Table of Contents:



I. Storm Gathering

1. 1918

2. Master of Metamorphosis

3. H5N1

4. Playing Chicken

5. Worse Than 1918?

6. When, Not If

II. When Animal Viruses Attack

1. The Third Age

2. Man Made

3. Livestock Revolution

4. Tracing the Flight Path

5. One Flu Over the Chicken's Nest

6. Coming Home to Roost

7. Guarding the Henhouse

III. Pandemic Preparedness

1. Cooping Up Bird Flu

2. Race Against Time

3. Tamiflu

IV. Surviving the Pandemic

1. Don't Wing It

2. Our Health in Our Hands

3. Be Prepared

V. Preventing Future Pandemics

1. Tinderbox

2. Reining in the Pale Horse


References 1-3,199

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Before the 1997 outbreak of H5N1 and the realization that the 1918 virus was also purely avian in origin, pigs were thought to be the prime “mixing vessels” by which human and avian influenza viruses could potentially mix and match their genes to create strains capable of infecting humans. All influenza viruses use cellular sialic acid receptors to dock onto cells and infect them. The sialic acid receptors lining the intestines of ducks have what are called alpha-2,3 linkages, whereas human lungs have sialic acid receptors with alpha-2,6 linkages. Influenza strains tend only to bind effectively with one type of receptor or the other. This difference in receptor compatibility helps form a species barrier, keeping the bird strains in the birds and the human strains in the humans.1286 How then, could a hybrid bird-human virus ever arise?

Researchers discovered that the respiratory tracts of pigs have both types of molecular linkages. Since pigs display both bird-type and human-type virus receptors, pigs could potentially be simultaneously infected with both bird flu and human flu. With both viruses slobbering throughout the pigs’ respiratory systems, the strains might re-assort to create a hybrid virus that could recognize human-type receptors but retain enough avian novelty to escape pre-existing human immunity. This could theoretically trigger mild pandemics as were seen in 1957 and 1968,1287 thought to be mild because humans retained at least some immune memory to the human fraction of the hybrid virus.

There is building evidence that this scenario may be more than just speculation; pigs may indeed play some role in avian influenza’s adaptation to people. During the 1918 pandemic, millions of pigs fell ill. The question at the time was did they give it to us or did we give it to them?1288 Our current understanding of the chain of events was that the 1918 pandemic H1N1 virus started, as we presume it always does, in waterfowl spread to domesticated poultry. It then spread to humans and dead-ended in pigs.1289 Since then, the H1N1 virus has circulated in pig populations, becoming one of the most common causes of respiratory disease on North American pig farms.1290 Then something strange started to happen in 1998.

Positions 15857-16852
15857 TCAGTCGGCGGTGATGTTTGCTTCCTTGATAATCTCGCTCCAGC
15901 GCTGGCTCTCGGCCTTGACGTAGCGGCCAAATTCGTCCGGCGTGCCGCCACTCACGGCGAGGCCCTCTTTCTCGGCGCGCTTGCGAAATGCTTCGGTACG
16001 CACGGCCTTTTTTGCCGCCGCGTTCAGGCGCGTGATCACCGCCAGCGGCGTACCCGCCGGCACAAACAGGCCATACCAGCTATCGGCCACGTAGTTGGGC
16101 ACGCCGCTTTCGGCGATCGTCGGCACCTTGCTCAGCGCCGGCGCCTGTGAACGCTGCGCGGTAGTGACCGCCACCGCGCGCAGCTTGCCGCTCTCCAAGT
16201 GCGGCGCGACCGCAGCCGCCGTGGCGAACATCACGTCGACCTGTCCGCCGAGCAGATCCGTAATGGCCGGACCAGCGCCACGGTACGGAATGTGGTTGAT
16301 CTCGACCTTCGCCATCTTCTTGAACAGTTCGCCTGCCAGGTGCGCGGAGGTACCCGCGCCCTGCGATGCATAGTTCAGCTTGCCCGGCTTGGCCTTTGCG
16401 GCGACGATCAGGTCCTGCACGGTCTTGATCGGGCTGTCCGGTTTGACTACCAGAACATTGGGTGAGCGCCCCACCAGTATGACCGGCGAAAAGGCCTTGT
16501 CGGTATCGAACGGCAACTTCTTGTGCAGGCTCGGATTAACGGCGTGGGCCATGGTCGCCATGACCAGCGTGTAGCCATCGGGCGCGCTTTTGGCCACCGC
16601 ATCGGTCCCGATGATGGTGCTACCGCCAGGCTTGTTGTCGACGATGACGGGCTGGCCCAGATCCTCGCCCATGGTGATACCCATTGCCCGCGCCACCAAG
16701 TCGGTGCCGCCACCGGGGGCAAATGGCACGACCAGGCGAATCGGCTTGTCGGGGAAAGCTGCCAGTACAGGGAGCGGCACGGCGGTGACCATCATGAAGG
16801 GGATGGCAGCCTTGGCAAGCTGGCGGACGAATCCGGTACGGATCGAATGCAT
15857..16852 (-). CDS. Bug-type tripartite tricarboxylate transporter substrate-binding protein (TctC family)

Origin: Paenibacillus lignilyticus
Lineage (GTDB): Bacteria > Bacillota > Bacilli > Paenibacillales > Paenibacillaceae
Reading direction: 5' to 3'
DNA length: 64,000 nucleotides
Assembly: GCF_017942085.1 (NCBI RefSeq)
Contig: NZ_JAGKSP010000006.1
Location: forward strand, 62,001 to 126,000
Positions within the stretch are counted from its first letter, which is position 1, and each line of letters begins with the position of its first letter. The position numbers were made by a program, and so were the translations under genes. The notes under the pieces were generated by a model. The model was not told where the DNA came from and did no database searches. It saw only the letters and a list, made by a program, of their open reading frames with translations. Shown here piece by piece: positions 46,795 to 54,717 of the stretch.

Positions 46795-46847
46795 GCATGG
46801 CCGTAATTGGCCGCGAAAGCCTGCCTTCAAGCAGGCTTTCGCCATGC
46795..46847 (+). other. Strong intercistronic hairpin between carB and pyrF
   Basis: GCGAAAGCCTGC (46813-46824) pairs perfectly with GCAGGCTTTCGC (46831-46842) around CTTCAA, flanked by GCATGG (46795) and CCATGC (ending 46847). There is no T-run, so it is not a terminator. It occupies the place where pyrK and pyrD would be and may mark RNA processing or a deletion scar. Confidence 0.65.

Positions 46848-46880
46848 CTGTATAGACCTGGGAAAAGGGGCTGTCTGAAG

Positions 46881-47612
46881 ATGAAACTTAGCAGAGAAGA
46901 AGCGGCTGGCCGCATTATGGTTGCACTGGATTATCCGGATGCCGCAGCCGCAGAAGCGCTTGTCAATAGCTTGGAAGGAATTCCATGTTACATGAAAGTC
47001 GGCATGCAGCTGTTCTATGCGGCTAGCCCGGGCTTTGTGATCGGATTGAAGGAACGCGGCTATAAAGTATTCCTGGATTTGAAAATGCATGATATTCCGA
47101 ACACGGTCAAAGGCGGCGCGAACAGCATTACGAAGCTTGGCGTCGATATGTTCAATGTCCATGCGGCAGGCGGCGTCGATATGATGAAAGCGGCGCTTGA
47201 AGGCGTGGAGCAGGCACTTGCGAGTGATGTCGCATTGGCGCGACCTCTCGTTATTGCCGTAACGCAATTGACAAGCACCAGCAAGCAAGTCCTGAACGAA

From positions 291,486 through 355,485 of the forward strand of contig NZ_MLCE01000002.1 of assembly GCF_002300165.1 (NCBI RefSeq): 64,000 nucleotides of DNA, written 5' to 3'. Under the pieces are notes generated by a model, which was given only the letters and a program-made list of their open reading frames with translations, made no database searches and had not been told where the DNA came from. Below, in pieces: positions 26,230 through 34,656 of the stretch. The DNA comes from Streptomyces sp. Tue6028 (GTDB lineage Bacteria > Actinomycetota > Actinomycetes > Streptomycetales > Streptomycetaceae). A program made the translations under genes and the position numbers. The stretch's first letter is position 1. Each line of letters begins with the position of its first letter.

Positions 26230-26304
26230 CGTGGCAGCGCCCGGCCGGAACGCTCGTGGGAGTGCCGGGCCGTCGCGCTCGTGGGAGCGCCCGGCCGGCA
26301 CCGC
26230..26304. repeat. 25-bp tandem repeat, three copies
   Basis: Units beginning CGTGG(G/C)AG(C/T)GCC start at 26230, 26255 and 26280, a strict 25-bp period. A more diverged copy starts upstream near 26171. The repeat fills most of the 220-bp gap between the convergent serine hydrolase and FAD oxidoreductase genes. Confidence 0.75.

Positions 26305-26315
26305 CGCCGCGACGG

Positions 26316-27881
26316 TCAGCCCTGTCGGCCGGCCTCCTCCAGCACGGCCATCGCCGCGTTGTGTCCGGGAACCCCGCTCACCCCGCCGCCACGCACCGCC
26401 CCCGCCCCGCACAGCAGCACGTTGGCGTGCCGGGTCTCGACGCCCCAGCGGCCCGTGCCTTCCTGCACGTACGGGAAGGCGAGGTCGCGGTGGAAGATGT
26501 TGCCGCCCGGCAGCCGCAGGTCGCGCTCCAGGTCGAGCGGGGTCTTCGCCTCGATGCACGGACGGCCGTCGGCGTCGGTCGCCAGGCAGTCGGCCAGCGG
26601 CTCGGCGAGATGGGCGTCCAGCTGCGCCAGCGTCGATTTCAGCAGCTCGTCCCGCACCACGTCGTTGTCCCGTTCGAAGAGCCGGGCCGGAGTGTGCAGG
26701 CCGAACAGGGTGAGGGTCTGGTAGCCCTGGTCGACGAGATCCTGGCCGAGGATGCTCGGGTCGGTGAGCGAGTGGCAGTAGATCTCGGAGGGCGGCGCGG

Throughout the century, influenza viruses had established a stable H1N1 lineage in U.S. pigs. But in August 1998, a barking cough resounded throughout a North Carolina pig farm in which all the thousands of breeding sows fell ill. An aggressive H3N2 virus was discovered, the type of influenza that had been circulating in humans since 1968. Not only was this highly unusual—only a single strain of human virus had ever previously been isolated from an American pig population—but upon sequencing of the viral genome, researchers found that it was not just a double reassortment (a hybrid of human and pig virus, for example) but a never-before-described1291 triple reassortment, a hybrid of three viruses—a human virus, a pig virus, and a bird virus. “Within the swine population, we now have a mammalian-adapted virus that is extremely promiscuous,” explains one molecular virologist, referring to the virus’s proclivity to continue to snatch up genes from human flu viruses. “We could end up with a dangerous virus.”1292

Within months, the virus showed up in Texas, Minnesota, and Iowa.1293 Within a year, it had spread across the United States.1294 Pigs did not begin to fly. The rapid dissemination across the country was blamed on long-distance live animal transport.1295 In the United States, pigs travel coast to coast. They can be bred in North Carolina, fattened in the corn belt of Iowa, and slaughtered in California.1296 While this may reduce short-term costs for the pork industry, the highly contagious nature of diseases like influenza (perhaps made further infectious by the stresses of transport)1297 needs to be considered when calculating the true cost of long-distance live animal transport.

What led to the emergence of this strain in the first place? What changed in the years leading up to 1998 that facilitated the surfacing of such a unique strain? It is likely no coincidence that the virus emerged in boss hog North Carolina, the home of the nation’s largest pig farm.1298 North Carolina has the densest pig population in North America and boasts more than twice as many corporate swine mega-factories as any other state.1299

The year of emergence, 1998, was the year North Carolina’s pig population hit ten million, up from two million just six years before.1300 At the same time, the number of hog farms was decreasing, from 15,000 in 1986 to 3,600 in 2000.1301 How do five times more animals fit on almost five times fewer farms? By cramming about 25 times more pigs into each operation. In the 1980s, more than 85% of all North Carolina pig farms had fewer than 100 animals. By the end of the 1990s, operations confining more than 1,000 animals controlled about 99% of the state’s inventory.1302 Given that the primary route of swine flu transmission is thought to be the same as human flu—via droplets or aerosols of infected nasal secretions1303 —it’s no wonder experts blame overcrowding for the emergence of new flu virus mutants.

Starting in the early 1990s, the U.S. pig industry restructured itself after Tyson’s profitable poultry model of massive industrial-sized units.1304 As a headline in the trade journal National Hog Farmer announced, “Overcrowding Pigs Pays—If It’s Managed Properly.”1305 The majority of U.S. pig farms now confine more than 5,000 animals each. A veterinary pathologist from the University of Minnesota stated the obvious in Science: “With a group of 5,000 animals, if a novel virus shows up it will have more opportunity to replicate and potentially spread than in a group of 100 pigs on a small farm.”1306